Conclusions and relevance We have identified outcomes for a trial of no routine measurement of gastric residual volume to guide feeding in neonatal care. This outcome set will ensure outcomes are important to healthcare professionals and parents.

  • neonatology
  • qualitative research
  • data collection
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  • Twitter @DrCGale, @louise22roper

  • Correction notice The affiliation for Lynne Latton has been updated.

  • Contributors LT, CG and JD equally contributed to the conception and design of the research; HH, KW, ED, LR, AB, FV and BA contributed to the design of the research; HE, JP, IA, NP, LL, BA and ED contributed to the acquisition and analysis of the data; ED and LR conducted qualitative interviews; ED, BA, APJ, LT, CG and JD contributed to the interpretation of the data; and CG, BA and LT drafted the manuscript.

  • Funding This study was funded by the NIHR HTA ref 16/94/02 Department of Health and Social Care disclaimer. This study is part of a larger funded NIHR Feasibility study. This study was preregistered ISRCTN 42110505.

  • Competing interests CG reports grants from Medical Research Council and the NIHR during the conduct of the study; grants from NIHR, Mason Medical Research Foundation, Rosetrees Foundation and from Canadian Institute for Health Research outside the submitted work. He reports grants and personal fees from Chiesi Pharmaceuticals outside of the submitted work; the grant is for a research study, and the personal fee was to support attendance at an educational meeting. CG is vice-chair of the NIHR Research for Patient Benefit London Regional Assessment Panel and has sat on the panel since 2016. JD reports grants from NIHR, during the conduct of the study for the study; grants from NIHR, and grants from Nutrinia, outside the submitted work. The grant from Nutrinia in 2018 was for part of his salary to work as an expert advisor on a trial. JD was a member of the NIHR HTA General Board (from 2017 to 2018) and the NIHR HTA Maternity, Newborn and Child Health Panel (from 2013 to 2018). FV reports personal fees from BAXTER, personal fees from NUTRICIA, outside the submitted work. LT is an NIHR HTA panel member.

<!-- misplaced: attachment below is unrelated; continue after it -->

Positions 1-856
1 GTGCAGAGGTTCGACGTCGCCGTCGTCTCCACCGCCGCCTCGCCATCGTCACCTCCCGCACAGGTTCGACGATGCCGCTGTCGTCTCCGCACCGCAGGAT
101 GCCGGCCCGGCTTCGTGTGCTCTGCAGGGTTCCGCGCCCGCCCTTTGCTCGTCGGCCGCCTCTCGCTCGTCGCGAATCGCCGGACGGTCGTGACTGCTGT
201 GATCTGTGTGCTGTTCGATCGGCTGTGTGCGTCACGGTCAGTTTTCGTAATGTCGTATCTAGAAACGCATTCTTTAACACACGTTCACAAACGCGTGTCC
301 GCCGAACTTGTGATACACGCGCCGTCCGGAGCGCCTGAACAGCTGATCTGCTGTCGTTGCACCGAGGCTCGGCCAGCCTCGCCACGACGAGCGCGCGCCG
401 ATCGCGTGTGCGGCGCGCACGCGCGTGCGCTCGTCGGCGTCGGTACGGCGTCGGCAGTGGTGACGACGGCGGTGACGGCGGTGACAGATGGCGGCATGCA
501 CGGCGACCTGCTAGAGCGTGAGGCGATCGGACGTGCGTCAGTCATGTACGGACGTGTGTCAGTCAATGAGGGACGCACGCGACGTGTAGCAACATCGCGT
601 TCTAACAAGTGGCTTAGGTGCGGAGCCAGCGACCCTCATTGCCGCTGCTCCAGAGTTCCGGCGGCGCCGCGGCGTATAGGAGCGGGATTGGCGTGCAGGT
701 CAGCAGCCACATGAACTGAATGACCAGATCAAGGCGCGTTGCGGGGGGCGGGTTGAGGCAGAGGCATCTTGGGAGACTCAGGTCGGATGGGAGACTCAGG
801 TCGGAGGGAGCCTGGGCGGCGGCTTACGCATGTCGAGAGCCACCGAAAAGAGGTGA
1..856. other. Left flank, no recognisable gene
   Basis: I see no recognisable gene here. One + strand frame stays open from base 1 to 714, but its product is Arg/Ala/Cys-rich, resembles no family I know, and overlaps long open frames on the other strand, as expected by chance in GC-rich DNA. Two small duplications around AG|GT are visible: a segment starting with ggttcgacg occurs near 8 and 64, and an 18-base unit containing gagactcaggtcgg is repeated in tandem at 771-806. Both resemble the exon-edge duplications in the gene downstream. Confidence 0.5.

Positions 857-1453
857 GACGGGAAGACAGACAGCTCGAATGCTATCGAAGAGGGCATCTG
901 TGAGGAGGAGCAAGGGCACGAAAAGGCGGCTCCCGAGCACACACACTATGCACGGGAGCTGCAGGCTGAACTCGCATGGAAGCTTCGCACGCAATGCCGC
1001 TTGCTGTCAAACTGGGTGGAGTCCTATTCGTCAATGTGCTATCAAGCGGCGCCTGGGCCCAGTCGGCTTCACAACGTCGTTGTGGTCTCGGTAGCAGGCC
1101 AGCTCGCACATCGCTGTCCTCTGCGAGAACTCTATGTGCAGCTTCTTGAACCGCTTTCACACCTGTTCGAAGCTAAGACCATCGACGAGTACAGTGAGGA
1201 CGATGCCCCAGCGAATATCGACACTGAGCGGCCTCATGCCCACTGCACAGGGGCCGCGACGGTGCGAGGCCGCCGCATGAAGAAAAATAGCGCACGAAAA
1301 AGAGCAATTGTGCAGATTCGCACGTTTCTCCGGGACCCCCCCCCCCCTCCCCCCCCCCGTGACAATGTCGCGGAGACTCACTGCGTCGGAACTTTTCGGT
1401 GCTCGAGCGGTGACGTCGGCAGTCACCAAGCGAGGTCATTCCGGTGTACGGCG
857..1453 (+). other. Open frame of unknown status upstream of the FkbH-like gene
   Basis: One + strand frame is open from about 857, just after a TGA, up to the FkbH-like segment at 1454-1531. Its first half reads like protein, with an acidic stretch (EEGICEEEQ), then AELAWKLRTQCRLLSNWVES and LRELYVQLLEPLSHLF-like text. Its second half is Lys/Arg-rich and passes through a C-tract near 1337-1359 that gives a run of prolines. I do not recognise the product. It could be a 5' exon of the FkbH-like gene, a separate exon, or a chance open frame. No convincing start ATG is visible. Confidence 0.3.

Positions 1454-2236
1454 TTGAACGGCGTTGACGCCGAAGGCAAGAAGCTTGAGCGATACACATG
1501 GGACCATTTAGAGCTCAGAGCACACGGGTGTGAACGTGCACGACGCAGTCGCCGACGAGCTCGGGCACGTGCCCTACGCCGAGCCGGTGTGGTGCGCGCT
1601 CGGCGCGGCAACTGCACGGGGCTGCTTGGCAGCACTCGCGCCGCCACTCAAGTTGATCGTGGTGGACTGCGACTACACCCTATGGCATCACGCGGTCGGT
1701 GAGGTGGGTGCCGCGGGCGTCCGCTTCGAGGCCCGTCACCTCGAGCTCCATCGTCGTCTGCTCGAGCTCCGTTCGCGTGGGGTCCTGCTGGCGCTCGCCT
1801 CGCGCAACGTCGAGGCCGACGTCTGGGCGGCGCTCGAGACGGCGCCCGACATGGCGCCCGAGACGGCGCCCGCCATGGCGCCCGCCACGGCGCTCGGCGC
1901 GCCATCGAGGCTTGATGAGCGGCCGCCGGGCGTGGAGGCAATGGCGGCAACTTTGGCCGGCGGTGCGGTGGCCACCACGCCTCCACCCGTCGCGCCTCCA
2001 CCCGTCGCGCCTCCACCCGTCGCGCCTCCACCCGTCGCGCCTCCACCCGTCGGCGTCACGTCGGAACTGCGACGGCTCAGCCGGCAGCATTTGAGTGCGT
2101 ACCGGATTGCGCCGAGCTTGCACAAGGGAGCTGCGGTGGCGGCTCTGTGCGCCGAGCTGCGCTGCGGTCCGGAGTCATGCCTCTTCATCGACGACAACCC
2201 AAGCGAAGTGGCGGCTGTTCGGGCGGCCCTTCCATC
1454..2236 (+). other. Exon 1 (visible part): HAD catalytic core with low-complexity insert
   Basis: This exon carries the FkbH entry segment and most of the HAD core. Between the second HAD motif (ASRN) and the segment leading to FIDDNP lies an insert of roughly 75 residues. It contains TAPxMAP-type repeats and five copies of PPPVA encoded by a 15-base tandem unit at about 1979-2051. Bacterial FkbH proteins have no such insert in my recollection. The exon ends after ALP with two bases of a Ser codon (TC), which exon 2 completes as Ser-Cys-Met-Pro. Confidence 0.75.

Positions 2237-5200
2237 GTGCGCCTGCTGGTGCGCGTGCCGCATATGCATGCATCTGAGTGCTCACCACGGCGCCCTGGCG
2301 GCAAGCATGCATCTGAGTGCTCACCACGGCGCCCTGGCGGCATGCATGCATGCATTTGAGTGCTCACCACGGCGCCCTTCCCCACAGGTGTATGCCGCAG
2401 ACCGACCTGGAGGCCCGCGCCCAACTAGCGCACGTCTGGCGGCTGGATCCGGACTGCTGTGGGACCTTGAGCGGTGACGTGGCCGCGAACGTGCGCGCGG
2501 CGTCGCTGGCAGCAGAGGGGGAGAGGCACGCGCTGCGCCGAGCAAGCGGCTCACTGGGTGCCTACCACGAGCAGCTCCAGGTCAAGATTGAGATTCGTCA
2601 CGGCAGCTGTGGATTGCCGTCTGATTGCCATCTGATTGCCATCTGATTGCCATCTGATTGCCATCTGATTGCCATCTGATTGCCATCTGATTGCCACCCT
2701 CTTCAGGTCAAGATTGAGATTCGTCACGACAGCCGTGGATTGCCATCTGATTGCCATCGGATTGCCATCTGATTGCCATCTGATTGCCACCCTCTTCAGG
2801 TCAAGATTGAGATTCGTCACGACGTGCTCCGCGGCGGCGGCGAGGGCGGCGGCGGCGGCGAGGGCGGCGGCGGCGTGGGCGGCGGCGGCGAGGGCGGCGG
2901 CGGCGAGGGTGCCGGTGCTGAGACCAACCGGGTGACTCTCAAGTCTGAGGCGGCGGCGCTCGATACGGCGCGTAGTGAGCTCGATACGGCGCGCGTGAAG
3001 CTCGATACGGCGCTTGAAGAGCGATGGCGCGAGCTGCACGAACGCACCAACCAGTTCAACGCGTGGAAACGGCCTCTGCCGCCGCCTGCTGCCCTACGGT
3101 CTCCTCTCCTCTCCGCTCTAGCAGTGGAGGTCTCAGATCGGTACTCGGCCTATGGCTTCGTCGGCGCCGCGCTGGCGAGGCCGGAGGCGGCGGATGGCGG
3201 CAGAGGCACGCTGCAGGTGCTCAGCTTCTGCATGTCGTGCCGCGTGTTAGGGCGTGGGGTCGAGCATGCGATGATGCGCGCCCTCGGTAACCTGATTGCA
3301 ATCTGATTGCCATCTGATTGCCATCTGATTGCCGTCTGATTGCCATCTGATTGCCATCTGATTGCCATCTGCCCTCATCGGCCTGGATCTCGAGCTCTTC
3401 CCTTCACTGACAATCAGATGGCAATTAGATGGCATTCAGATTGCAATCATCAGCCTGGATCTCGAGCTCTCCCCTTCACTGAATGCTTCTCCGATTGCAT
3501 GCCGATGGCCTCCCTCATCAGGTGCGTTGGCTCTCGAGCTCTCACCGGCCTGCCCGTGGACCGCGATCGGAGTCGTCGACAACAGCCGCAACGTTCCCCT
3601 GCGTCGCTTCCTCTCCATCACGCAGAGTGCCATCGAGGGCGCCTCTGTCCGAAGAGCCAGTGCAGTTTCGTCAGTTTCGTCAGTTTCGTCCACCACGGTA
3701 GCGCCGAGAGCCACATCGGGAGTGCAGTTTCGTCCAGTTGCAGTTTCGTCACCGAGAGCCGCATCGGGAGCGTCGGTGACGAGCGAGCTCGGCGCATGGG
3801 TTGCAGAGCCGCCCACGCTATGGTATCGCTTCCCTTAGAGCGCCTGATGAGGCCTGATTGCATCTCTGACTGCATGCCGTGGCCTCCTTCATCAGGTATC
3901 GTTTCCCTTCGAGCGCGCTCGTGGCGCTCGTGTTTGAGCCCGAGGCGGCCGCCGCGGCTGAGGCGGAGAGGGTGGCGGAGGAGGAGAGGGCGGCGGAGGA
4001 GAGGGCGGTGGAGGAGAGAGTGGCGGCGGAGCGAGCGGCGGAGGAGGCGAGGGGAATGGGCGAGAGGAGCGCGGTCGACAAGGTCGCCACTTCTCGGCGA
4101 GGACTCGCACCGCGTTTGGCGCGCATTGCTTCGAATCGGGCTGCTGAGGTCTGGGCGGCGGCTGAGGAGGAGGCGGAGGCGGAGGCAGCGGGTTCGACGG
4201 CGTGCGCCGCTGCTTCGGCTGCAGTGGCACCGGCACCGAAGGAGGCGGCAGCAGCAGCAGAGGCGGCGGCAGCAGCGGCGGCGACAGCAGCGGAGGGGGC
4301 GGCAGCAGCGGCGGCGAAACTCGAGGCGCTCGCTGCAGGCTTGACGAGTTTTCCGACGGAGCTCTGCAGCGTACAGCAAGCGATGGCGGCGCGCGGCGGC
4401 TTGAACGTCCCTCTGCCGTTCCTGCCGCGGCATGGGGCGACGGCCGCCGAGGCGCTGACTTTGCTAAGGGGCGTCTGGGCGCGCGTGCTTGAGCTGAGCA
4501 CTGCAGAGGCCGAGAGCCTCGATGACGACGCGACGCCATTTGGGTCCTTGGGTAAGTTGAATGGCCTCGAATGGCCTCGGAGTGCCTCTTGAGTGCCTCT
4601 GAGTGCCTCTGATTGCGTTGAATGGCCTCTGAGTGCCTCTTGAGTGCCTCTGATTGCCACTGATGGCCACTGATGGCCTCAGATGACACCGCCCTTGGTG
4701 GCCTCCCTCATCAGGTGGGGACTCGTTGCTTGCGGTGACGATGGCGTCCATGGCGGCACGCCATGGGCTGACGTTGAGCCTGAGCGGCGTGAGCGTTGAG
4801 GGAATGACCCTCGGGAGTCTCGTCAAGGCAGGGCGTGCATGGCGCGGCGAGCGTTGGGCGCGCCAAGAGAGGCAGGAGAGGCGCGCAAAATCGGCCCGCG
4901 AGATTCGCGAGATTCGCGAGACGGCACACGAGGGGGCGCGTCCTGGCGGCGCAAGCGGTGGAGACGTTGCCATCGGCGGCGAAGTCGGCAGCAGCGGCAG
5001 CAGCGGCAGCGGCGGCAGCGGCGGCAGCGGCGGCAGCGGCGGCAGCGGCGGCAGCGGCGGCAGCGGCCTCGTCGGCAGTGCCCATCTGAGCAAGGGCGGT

• Patient consent for publication Not required.

  • Ethics approval University of the West of England, April 2018 (REF HAS.18.04.144).

  • Provenance and peer review Not commissioned; externally peer reviewed.

  • Data availability statement Data are available on reasonable request. Please contact the authors for data requests.

  • Supplemental material This content has been supplied by the author(s). It has not been vetted by BMJ Publishing Group Limited (BMJ) and may not have been peer-reviewed. Any opinions or recommendations discussed are solely those of the author(s) and are not endorsed by BMJ. BMJ disclaims all liability and responsibility arising from any reliance placed on the content. Where the content includes any translated material, BMJ does not warrant the accuracy and reliability of the translations (including but not limited to local regulations, clinical guidelines, terminology, drug names and drug dosages), and is not responsible for any error and/or omissions arising from translation and adaptation or otherwise.